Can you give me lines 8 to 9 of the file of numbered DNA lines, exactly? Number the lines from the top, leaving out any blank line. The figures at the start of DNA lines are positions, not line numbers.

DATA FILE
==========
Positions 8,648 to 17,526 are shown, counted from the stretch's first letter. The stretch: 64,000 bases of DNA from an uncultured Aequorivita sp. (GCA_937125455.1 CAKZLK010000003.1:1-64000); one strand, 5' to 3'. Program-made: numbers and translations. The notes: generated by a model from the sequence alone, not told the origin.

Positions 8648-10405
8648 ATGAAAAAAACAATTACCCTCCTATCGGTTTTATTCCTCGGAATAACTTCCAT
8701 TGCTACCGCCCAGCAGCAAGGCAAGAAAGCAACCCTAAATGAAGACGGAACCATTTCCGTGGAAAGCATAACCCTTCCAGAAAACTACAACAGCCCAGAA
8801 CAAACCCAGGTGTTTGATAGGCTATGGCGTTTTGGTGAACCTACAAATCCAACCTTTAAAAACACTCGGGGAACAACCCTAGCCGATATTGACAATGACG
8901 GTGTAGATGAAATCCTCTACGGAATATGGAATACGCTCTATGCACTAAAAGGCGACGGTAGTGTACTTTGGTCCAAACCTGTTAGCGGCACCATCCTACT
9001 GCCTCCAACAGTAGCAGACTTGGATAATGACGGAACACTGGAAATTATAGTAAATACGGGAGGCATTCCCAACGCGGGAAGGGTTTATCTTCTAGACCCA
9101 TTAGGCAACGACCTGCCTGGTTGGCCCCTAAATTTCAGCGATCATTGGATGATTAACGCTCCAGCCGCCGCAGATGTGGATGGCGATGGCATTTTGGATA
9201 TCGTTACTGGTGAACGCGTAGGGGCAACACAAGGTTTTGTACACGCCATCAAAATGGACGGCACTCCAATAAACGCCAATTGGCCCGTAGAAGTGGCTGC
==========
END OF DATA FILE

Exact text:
9101 TTAGGCAACGACCTGCCTGGTTGGCCCCTAAATTTCAGCGATCATTGGATGATTAACGCTCCAGCCGCCGCAGATGTGGATGGCGATGGCATTTTGGATA
9201 TCGTTACTGGTGAACGCGTAGGGGCAACACAAGGTTTTGTACACGCCATCAAAATGGACGGCACTCCAATAAACGCCAATTGGCCCGTAGAAGTGGCTGC